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Business News/ Opinion / Online-views/  Millennials enter property market late and only after proper risk analysis

Ram came to visit us with his father three years ago for financial planning. Both father and son thought their goals were met and the father was ready to step into retirement with a comfortable “notional" property value of 6 crore. On the source of income the father would use to maintain his living expenses for the next 30 years, they mentioned a few savings.

A month ago, Ram visited us for his regular goal review and told me his father is looking at selling a property to fund his retirement as he is in need of regular income and the earlier savings created for retirement were exhausted. Ram enquired about the various guaranteed income options available to help fund his father’s regular income needs. There are three distinct mistakes seen here. One, investing in real estate thinking it’s the best bet for sunset years and hence having a skewed asset allocation to immovable assets and not having any liquidity. Two, not building a corpus for retirement during the retirement accumulation phase with inflation-adjusted investment options. Three, believing that, in a declining interest rate scenario, guaranteed interest saving options like fixed deposits would sustain living expenses in the retirement distribution phase.

Perhaps, the Zamindari System of land ownership in parts of India in the 1700 and 1800 created the false pride of ownership of land among the descendants of baby boomers.

Mind set and beliefs of Millennials

Today’s millennials are different. Their investment decisions are based on socially responsible investing patterns and environmental factors. According to a study, more than 60% of millennials would rather save their money for travelling than to start a family. Experiences are said to outweigh material possessions or the need to portray an outwardly sense of pride of ownership.

Millennials who invest in property: Millennials are late to enter the real estate market and are ready to take on more “calculated" risks after an educated and informed analysis of the property. Unlike traditional site visits that people do, 65% of millennials’ decisions are based on a 3D image view seen on their mobile phones before they actually visit a site.

Millennials have a more “investor" mindset when it comes to purchasing a property. They look for amenities, value add and benefits that would improve the overall experience of their home. Millennials are ready to spend more provided they get quality for what they invest in. 43% of millennials will make their homes smart homes, and want the latest in gadgets and technology to aid comfort. Location, amenities, hospitals, schools, commuting play a vital role in the decision making of millennials. The average period of stay in a home for millennials is six years compared to 10 years for generation X. Millennials will take the plunge only when they have carefully evaluated all options and have a sense of financial security before taking the plunge. They want the best advice and are willing to pay a premium for a trustworthy advisor.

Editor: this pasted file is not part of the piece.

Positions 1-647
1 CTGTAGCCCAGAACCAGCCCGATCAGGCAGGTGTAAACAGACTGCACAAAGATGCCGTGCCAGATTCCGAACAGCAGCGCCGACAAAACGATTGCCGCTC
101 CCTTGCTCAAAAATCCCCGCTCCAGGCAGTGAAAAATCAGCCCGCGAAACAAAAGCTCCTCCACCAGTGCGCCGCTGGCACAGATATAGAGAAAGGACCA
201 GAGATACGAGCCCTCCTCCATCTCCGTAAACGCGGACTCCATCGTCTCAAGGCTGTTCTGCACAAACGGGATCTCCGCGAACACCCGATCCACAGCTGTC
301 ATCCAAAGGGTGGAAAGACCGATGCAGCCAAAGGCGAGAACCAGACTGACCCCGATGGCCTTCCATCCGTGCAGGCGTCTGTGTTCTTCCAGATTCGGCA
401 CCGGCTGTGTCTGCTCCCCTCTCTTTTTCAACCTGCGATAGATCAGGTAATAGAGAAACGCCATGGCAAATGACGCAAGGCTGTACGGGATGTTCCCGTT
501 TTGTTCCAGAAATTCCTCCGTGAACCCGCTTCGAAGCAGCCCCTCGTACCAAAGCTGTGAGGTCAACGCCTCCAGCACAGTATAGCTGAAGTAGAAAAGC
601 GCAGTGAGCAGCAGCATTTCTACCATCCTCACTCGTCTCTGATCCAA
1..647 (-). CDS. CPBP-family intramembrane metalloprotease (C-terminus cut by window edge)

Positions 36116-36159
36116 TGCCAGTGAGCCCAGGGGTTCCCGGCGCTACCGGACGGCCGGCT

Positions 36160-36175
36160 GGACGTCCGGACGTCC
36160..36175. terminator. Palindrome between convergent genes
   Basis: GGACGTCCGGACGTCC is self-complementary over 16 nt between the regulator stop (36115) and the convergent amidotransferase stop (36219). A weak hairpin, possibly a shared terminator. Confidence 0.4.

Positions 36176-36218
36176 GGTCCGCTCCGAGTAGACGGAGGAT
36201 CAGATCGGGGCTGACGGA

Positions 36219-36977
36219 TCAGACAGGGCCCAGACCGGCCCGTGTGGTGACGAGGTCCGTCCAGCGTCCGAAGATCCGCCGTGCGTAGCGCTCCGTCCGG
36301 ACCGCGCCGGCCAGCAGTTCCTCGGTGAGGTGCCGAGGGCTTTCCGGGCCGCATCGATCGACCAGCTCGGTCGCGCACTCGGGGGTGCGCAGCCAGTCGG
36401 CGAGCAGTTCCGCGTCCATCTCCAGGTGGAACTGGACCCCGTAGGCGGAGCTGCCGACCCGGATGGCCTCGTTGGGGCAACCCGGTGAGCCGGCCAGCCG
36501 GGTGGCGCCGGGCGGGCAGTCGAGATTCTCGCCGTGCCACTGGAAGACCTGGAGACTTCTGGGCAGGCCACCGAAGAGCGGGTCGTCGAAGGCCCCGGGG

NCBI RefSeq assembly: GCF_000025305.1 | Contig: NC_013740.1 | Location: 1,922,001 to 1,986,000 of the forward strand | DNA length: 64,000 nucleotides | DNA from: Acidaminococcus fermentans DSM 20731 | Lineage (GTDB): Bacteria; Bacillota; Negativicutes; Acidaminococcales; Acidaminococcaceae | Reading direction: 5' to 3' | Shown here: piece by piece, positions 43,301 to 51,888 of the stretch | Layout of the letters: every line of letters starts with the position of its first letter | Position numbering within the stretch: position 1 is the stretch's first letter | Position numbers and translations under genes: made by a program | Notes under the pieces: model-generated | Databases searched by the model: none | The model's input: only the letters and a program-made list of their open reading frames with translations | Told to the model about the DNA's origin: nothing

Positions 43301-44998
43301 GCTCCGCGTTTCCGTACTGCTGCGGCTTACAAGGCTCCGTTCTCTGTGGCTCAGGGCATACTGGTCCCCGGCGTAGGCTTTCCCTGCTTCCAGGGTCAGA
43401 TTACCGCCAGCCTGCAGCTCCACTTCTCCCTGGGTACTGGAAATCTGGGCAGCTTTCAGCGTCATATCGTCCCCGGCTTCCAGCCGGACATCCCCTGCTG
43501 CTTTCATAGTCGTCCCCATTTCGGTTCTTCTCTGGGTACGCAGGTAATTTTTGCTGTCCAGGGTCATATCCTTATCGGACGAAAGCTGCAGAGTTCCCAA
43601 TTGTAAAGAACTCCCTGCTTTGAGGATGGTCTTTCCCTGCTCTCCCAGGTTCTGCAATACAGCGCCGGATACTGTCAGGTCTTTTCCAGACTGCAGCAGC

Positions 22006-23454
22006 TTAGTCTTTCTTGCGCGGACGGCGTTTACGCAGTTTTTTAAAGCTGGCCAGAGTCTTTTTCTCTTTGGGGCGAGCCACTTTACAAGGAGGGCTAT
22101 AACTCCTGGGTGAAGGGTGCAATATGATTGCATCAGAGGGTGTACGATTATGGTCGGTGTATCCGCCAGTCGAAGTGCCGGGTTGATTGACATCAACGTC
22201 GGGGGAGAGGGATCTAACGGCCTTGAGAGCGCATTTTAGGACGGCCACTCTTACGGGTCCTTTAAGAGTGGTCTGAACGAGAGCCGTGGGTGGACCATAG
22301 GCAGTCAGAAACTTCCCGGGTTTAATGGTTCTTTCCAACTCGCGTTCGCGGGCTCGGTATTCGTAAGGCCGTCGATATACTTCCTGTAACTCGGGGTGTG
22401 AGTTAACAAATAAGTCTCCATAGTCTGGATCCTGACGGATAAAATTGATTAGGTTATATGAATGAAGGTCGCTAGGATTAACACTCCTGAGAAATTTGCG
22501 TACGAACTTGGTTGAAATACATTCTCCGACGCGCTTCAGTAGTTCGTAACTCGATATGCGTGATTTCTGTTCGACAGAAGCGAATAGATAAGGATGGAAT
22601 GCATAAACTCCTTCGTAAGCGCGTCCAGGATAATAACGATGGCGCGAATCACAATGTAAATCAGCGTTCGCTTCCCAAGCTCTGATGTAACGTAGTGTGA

Millennials who live away from parents: Millennials “live entirely different lifestyles from their parents, often holding different sets of beliefs". Millennials who live overseas due to work requirements and have family back in India prefer not to take the burden of managing properties that parents have bequeathed to them. Many of them may not want to return to India and realise the challenges of liquidity, legal issues, red tapism and corruption in selling their parents’ estate in India. They rather have the parents sell the immovable asset and hand over cash to them.

Investment beliefs: Financial assets give them more stability, flexibility and power to manoeuvre their goals over time. Their goals are short-term, well-articulated and they don’t believe in saving beyond 5-7 years.

In conclusion, millennials are more inclined to invest in financial assets over physical assets for ease of management of investment, control and easy accessibility. Millennials who grew up during the financial crisis periods of 1987, 2001 and 2008 are risk averse and don’t invest in risky assets. They believe in the need for a trusted investment advisor and are willing to pay a premium provided there is no breach of trust. 

Dilshad Billimoria is director, Dilzer Consultants, a Sebi-registered advisor

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Updated: 29 Oct 2018, 08:46 AM IST
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